The BioMar Group has today published a global report on sustainability. The report outlines BioMar's ambitious targets for sustainability, but also shows the strong commitment the BioMar Group has over the years had to developing sustainable and responsible solutions throughout its activities.
"It is the first time we publish a global report on sustainability, and with this we commit to increased public transparency in our activities via annual disclosures in accordance with the GRI G4 framework", said Carlos Diaz, CEO of the BioMar Group at the launch of the new report.
BioMar has for many years worked very actively with sustainability both in terms of product development, but also through an active collaboration with customers, suppliers, NGO's and other stakeholders in the value chain. This includes involvement in the elaboration of the ASC standards for salmon and trout and in the development of the IFFO RS standard.
"An essential part of our commitment to increased sustainability is to minimize sustainability risks and support initiatives towards increased sustainability throughout the aquaculture value chain. We recognize that what we do in our operations, the performance of our products, and how we source our raw materials affect our customers' options to improve sustainability of their operations. The GRI report has to be seen in this light as it creates transparency about our actions both for our customers and other stakeholders", explained Carlos Diaz. He invited at the same time BioMar customers to enter into a closer dialogue on how to improve sustainability in aquaculture.
According the UN, the world's population will need twice as much food and 30% more drinking water, by 2050. Simultaneously the world's agricultural production is projected to fall by 10-15% in consequence of climate changes. "Aquaculture will be one of the most important elements in establishing sufficient food production and we have a great responsibility to ensure it happens in a sustainable way. Aquaculture must become a pioneering model for sustainable food production," underlined Carlos Diaz.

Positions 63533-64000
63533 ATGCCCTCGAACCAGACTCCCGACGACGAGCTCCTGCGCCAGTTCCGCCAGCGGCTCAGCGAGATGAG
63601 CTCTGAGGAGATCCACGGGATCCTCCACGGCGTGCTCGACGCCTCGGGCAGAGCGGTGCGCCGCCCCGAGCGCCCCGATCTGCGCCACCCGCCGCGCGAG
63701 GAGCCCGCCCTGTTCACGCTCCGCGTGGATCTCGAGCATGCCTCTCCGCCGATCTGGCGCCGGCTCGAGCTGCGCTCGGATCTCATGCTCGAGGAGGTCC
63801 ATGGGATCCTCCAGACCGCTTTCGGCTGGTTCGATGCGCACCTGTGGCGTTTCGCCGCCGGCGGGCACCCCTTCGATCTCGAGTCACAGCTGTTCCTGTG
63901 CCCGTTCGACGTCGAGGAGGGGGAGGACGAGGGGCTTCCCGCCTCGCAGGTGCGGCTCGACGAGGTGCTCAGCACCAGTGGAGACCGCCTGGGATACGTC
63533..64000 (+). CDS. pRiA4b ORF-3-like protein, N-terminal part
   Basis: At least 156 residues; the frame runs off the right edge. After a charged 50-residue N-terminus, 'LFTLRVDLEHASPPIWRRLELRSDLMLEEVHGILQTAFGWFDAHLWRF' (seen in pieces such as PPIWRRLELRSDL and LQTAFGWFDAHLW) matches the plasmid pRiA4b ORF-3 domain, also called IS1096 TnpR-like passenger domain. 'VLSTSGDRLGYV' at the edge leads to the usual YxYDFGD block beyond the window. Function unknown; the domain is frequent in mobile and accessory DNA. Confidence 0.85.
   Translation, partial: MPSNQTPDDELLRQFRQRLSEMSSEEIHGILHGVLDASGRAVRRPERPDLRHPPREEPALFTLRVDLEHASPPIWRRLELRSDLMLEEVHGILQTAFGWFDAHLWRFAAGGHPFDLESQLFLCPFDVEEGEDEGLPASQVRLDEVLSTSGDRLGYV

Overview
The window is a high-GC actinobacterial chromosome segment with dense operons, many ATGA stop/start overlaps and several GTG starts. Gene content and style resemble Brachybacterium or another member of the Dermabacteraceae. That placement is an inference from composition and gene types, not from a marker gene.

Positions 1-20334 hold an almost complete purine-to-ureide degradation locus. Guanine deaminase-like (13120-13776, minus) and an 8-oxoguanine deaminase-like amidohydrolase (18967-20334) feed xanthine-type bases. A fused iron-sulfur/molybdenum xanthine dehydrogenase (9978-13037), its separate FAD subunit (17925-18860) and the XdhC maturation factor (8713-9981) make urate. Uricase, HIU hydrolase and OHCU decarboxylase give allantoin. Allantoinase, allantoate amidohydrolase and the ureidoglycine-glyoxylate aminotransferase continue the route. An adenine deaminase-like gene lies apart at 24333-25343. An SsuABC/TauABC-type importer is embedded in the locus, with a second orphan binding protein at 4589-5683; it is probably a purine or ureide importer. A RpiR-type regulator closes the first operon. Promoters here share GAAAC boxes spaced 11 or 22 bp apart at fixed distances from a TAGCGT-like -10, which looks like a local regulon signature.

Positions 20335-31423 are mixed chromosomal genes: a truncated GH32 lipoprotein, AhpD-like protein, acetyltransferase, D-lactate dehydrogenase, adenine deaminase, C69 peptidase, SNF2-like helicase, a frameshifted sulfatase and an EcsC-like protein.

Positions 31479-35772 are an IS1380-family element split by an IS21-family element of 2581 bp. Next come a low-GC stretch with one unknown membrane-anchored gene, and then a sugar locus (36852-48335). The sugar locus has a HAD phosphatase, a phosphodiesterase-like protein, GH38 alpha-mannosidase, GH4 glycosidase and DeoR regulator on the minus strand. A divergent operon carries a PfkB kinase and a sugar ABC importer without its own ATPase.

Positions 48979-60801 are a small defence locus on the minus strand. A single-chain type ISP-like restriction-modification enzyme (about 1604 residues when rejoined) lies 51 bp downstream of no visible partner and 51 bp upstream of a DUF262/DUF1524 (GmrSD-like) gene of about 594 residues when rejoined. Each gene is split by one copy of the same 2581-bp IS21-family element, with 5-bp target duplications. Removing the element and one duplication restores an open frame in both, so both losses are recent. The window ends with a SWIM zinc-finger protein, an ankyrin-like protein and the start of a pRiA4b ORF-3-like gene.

He also emphasized that the still more complex diets used in aquaculture both allow the industry to grow and contribute to an improved sustainability profile, but they also open new challenges as the new ingredients in the diets all must be evaluated in terms of sustainability. "It does not help if we replace scarce marine resources with ingredients which lead to deforestation. We need to make choices which do not just change the problem," he said.
In order to make the right choices BioMar has within the BioSustain program developed a unique Eco-Efficiency tool, which can be used to evaluate not just the sustainability profile of diets, but which can also help fish producers to optimize their production towards increased sustainability. "We have ourselves set some ambitious targets e.g. a reduction of CO₂-emission from our production by 20 % per ton of feed produced. However, the largest environmental impact from fish feed production comes from the production of the feed ingredients e.g. through the consumption of water or the utilization of scarce resources. Therefore we want to allow our customers to take informed choices when it comes selecting fish feed, and our own goal is to make eco-efficiency an essential criterion in everything we do," he concluded.
The report can be downloaded from BioMar's sustainability portal www.biosustain.world.